The 2015 Summer Reading Guide is here. The guide contains 7 categories of 5 books each, but just for fun (and just like last year) I’m narrowing the choices down to 5 total. (Minimalists and decision haters, rejoice!)
These 5 titles are hugely entertaining, have broad appeal, and are perfect for the beach, pool, or backyard. (That prevented me from choosing The Royal We, a new release that I think many—but by no means all—of you are going to love, and A God in Ruins, which is the most challenging book in the guide, but is also the best book I’ve read in a while.)
My top 5 picks for your summer reading list:
What really makes relationships work? Washington Post weddings reporter McCarthy weighs in with this wise, warm, and relatable collection of essays, based on her interviews with more than 200 couples who’ve walked down the aisle. McCarthy dishes on what she’s learned on the beat, and shares her own insights on love and marriage (and breakups, including the one she endured her first day on the job), in essays bearing titles such as “Screw Meeting Cute,” Don’t Look for Lightning,” and “Top Ten Reasons to Call It Off.” Smart, funny, hugely enjoyable—though her sociologist’s approach will make some of you crazy.More info →
Cornelia is a hopeless romantic, obsessed with the epic love stories portrayed in classic films, but floundering in her own life. Everything changes the day a Cary Grant look-alike walks through the door of the coffee shop she manages. Of course she falls for him, and strikes up an unlikely friendship with his 11-year-old daughter. You can’t help but cheer for these characters as they navigate the tricky waters of friendship, heartbreak, and love. De los Santos is a poet by training, and it shows in her prose. If you love this, good news: there’s a sequel.More info →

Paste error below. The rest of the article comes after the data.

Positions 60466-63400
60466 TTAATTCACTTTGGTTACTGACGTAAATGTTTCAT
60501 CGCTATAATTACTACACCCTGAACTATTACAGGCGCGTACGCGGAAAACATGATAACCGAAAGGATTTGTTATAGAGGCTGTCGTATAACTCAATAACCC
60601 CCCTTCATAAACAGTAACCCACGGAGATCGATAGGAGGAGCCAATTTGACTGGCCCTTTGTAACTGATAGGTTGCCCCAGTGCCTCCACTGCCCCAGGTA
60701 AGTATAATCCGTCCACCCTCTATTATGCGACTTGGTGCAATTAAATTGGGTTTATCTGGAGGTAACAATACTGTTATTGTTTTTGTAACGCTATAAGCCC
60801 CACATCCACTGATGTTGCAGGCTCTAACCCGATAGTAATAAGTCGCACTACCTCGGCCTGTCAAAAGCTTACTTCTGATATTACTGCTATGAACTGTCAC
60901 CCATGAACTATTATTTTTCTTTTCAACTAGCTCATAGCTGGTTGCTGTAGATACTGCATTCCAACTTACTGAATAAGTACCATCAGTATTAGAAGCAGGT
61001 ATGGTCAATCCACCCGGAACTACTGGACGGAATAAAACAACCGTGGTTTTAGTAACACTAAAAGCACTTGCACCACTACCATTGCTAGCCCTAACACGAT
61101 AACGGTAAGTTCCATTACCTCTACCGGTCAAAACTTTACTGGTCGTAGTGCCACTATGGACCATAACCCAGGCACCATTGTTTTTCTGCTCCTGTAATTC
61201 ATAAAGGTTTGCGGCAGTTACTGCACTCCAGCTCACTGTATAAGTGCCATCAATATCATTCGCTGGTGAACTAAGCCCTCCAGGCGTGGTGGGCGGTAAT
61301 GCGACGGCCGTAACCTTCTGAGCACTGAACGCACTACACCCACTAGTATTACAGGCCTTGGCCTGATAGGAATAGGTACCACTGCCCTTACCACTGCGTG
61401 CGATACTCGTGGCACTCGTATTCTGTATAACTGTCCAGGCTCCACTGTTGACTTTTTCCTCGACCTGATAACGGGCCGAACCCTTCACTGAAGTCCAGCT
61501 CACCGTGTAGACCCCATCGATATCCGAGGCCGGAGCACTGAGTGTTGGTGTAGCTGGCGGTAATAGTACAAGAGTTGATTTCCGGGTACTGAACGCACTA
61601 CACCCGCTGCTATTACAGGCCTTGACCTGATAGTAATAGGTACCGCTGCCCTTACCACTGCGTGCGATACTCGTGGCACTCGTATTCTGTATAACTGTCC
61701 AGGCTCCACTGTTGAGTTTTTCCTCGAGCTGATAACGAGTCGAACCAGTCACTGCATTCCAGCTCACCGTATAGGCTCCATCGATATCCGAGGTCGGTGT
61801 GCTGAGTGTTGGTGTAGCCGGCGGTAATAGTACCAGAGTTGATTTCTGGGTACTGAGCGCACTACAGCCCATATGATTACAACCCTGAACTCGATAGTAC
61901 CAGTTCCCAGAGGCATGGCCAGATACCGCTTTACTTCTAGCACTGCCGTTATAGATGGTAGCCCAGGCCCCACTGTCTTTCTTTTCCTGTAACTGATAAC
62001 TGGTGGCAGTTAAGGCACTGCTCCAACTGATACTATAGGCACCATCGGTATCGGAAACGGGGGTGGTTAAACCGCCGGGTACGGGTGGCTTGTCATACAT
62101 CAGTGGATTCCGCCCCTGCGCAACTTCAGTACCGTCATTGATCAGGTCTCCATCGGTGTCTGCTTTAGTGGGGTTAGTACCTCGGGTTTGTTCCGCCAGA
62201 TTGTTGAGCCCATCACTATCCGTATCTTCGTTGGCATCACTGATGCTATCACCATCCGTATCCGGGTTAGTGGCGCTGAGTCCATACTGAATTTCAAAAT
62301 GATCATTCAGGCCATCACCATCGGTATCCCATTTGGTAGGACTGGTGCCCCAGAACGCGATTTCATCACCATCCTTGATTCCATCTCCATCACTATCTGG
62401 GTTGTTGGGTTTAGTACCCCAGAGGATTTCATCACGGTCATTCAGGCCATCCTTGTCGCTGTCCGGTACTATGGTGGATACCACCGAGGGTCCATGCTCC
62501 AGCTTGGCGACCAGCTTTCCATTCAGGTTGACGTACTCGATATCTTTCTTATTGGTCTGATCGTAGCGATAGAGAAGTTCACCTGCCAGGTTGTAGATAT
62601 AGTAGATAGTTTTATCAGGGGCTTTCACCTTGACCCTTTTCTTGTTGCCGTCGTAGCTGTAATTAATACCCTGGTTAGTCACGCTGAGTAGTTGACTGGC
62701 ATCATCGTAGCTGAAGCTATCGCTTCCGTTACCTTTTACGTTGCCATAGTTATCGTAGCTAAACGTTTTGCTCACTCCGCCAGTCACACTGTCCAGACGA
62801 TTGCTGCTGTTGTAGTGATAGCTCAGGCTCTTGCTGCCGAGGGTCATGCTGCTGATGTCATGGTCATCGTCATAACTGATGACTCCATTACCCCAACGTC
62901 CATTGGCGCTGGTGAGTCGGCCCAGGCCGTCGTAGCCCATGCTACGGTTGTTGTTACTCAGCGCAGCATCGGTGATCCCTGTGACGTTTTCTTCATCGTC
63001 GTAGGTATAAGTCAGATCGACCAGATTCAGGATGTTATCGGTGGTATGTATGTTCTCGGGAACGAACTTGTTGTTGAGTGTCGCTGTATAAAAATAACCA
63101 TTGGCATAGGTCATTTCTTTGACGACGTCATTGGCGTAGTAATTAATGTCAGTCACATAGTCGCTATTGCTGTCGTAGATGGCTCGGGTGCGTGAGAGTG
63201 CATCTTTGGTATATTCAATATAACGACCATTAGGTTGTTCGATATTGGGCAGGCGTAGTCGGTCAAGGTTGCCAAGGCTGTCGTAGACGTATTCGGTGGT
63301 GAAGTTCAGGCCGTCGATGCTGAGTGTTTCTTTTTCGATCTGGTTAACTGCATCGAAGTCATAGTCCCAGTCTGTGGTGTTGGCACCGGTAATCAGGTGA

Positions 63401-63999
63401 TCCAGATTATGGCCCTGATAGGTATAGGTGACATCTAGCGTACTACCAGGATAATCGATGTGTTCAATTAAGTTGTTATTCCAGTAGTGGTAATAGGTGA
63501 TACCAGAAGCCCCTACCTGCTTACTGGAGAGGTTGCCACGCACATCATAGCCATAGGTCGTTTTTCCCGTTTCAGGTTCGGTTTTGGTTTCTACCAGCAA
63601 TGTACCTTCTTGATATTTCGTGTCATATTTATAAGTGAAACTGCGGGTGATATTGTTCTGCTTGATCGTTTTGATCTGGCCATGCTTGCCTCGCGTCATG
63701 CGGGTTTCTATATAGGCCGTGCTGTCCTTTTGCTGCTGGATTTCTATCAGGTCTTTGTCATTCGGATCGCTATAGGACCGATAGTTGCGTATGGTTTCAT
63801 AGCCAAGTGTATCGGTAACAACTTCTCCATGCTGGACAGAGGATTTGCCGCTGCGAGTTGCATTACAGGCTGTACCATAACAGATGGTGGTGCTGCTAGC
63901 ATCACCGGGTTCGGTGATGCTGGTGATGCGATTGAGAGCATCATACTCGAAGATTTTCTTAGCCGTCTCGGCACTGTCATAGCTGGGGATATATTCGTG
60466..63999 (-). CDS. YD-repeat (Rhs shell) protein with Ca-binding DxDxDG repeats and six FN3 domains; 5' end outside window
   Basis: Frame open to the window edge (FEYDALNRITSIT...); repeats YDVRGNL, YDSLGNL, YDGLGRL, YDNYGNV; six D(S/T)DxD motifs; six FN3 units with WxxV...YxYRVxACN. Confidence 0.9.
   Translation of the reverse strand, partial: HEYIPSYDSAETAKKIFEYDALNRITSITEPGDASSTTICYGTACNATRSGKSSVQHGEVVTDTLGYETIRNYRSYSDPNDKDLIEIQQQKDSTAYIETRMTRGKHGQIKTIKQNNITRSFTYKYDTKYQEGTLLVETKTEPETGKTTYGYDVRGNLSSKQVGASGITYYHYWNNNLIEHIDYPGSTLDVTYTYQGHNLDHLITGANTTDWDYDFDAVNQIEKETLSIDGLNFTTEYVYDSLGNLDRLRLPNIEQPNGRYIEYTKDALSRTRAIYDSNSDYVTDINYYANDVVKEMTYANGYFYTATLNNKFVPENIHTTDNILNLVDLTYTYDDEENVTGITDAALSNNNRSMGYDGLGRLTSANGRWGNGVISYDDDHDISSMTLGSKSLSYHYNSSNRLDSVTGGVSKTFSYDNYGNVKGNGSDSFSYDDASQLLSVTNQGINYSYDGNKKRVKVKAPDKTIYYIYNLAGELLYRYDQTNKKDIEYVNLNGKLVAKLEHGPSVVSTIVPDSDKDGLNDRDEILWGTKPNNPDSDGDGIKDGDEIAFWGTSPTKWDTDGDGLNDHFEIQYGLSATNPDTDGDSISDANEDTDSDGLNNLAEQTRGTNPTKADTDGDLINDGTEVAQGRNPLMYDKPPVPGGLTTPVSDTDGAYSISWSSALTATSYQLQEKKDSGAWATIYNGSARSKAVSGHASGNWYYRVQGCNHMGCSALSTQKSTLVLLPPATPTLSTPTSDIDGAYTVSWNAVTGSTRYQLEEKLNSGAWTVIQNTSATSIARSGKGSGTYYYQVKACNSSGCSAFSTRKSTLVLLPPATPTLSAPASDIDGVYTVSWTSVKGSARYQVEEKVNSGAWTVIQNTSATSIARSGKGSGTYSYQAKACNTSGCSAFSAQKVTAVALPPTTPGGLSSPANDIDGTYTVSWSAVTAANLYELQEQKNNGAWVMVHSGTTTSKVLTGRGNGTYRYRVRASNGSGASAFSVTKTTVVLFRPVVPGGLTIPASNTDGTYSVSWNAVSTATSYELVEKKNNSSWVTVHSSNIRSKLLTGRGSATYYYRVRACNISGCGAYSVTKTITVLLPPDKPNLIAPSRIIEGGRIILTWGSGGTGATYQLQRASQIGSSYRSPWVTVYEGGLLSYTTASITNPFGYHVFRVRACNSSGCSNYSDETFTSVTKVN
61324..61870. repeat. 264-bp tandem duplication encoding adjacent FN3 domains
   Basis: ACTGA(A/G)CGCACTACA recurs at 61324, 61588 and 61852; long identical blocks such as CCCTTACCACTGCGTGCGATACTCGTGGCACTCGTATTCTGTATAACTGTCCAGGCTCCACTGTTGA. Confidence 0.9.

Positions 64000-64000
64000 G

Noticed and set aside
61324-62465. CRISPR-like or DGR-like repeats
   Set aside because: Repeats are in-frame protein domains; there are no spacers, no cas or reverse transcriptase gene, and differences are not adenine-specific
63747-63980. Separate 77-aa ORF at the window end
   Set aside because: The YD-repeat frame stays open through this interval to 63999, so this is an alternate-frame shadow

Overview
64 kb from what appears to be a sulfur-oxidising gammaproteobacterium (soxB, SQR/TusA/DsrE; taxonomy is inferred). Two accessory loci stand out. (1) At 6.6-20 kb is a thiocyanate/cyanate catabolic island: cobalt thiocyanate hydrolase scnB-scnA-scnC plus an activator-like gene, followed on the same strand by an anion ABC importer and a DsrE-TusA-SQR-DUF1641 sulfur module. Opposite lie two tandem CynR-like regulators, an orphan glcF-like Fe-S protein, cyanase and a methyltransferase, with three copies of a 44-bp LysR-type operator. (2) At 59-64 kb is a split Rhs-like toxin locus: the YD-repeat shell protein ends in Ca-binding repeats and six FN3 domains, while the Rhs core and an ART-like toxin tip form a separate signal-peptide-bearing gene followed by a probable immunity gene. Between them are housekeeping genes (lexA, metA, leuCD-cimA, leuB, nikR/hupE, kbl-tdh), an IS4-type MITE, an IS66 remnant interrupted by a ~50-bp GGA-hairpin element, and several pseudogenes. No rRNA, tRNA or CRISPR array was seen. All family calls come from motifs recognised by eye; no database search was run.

This was one of the most popular books on the blog last summer. In the idyllic small town of Three Pines, Quebec, where people don’t even lock their doors, a beloved local woman is found in the woods with an arrow shot through her heart. The locals believe it must be a hunting accident, but the police inspector senses something is off. The story is constructed as a classic whodunit but it feels like anything but, with its deliberate pacing, dry wit, and lyrical writing. A stunningly good first novel. Still Life is the first in a series (of 11 books to date) that keeps getting better. For fans of Jacqueline Winspear. Great on audio.More info →
This is Nigerian novelist Adichie’s third novel, but the first I've read. The story centers around a smart, strong-willed Nigerian woman named Ifemelu. After university, she travels to America for postgraduate work, where she endures several years of near-destitution, and a horrific event that upends her world. She finds her way, winning a fellowship at Princeton, and gaining acclaim for her blog, called “Raceteenth or Various Observations About American Blacks (Those Formerly Known as Negroes) by a Non-American Black." A highlight: Adichie seamlessly weaves blog posts—about race, national identity, class, poverty, and hair—into the narrative. The novel grapples with difficult issues without becoming overwrought. I would not have read this based on the flap copy, but I was hooked from page one. Haunting, moving, incredibly well done. Terrific on audio.More info →
What books are at the top of YOUR summer reading list?